28 Apr 2017

test coming out blog

Birmingham Museums & Art Gallery test test


18 Apr 2017

Win Afternoon Tea in the Edwardian Tearooms, followed by an exclusive stay at the Staying Cool serviced apartments!

Delicious scones, heavenly Devonshire clotted cream, a selection of sandwiches and traditional afternoon tea – what more could you want? 

We are offering an Afternoon Tea for two in our award winning Edwardian Tearooms, along with an exclusive stay for one night for two people at the Staying Cool serviced apartments at the Rotunda! You’ll have a luxury studio apartment with floor to ceiling windows – perfect for seeing the great view of Birmingham. Read More...

10 Apr 2017

From Coast to Coast

The distance between Valentia Island, a small island off the coast of Ireland, and Hearts Content, a fishing village in Newfoundland, is just over 3000km. In between the two lies the Atlantic Ocean, the second largest ocean on the planet. Yet, despite these crazy distances, a bit of Birmingham-based engineering helped bridge the gap and create a revolutionary communications network.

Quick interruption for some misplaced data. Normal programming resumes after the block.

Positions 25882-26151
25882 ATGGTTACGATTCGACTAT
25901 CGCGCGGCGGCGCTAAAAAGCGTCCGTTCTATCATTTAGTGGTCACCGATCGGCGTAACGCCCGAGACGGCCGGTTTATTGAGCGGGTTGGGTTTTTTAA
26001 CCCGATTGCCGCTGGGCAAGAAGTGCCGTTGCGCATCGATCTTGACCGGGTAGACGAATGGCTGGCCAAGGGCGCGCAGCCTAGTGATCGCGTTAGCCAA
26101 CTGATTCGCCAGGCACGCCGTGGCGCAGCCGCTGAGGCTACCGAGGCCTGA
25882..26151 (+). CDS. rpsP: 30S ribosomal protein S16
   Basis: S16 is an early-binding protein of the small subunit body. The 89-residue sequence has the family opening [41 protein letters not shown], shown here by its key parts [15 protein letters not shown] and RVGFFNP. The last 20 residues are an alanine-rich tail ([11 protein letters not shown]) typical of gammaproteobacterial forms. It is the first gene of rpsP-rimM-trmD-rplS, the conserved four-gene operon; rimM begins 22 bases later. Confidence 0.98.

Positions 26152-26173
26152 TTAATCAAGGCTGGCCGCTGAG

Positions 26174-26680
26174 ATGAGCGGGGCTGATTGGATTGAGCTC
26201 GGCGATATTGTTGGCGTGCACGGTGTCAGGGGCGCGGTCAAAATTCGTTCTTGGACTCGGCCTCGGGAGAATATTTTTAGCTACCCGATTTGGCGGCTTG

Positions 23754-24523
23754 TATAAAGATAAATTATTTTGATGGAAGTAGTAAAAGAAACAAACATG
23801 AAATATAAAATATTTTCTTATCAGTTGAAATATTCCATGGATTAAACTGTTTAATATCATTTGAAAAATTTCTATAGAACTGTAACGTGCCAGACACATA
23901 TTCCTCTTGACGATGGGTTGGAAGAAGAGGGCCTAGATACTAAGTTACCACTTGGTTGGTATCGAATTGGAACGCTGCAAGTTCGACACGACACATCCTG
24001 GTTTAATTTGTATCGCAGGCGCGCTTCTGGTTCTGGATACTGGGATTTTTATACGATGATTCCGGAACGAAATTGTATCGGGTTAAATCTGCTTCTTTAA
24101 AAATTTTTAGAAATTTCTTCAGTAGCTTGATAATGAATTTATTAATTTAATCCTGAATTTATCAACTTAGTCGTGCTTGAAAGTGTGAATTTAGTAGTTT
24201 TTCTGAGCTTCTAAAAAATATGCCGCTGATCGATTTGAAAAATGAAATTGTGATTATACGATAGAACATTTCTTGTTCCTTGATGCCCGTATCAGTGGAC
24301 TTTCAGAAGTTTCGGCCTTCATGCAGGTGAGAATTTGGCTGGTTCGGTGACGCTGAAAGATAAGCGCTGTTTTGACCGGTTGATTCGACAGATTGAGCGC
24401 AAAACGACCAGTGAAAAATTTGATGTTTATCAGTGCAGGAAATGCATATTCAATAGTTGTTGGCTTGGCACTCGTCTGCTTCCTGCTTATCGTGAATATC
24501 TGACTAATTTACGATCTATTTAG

In the mid 1800s it would take around 10 days for a message to pass from North America to Europe, the average crossing speed for shipping vessels of the era. Many businessmen and inventors of the period had put their faith in a submerged telegraph cable to reduce the time taken for communications including Samuel Morse, the co-inventor of Morse code. Many successful experiments were undertaken, with different lengths of wires and different insulators being submerged and used to carry signals with the first commercial lines stretching between Dover and Calais in September 1851, with further cables later connecting Ireland, Belgium and the Netherlands to Britain. These early cables were simple though and were very prone to breaking as their construction was often nothing more than a copper wire inside a flexible tube with a waterproof insulated covering; what was needed was a strong, durable and flexible alternative to protect the cables, especially at such depths as those found in the Atlantic Ocean.  Read More...

4 Apr 2017

Bikes and Bloomers: the ‘Rational’ Revolution

In the late nineteenth century John Kemp Starley revolutionised cycling when he patented the Safety Bicycle. The design was very different to earlier cycle models, noticeably in the size of the wheels.